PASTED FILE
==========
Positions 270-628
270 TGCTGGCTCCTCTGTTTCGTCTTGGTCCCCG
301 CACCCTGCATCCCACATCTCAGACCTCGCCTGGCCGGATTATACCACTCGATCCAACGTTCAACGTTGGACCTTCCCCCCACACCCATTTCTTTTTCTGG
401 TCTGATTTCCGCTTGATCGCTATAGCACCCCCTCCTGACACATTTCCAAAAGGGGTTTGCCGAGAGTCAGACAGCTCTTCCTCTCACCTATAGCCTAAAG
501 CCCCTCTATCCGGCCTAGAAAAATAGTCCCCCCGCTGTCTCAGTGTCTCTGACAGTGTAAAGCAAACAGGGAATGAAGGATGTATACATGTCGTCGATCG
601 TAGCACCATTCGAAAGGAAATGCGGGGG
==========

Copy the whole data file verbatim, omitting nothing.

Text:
Positions 270-628
270 TGCTGGCTCCTCTGTTTCGTCTTGGTCCCCG
301 CACCCTGCATCCCACATCTCAGACCTCGCCTGGCCGGATTATACCACTCGATCCAACGTTCAACGTTGGACCTTCCCCCCACACCCATTTCTTTTTCTGG
401 TCTGATTTCCGCTTGATCGCTATAGCACCCCCTCCTGACACATTTCCAAAAGGGGTTTGCCGAGAGTCAGACAGCTCTTCCTCTCACCTATAGCCTAAAG
501 CCCCTCTATCCGGCCTAGAAAAATAGTCCCCCCGCTGTCTCAGTGTCTCTGACAGTGTAAAGCAAACAGGGAATGAAGGATGTATACATGTCGTCGATCG
601 TAGCACCATTCGAAAGGAAATGCGGGGG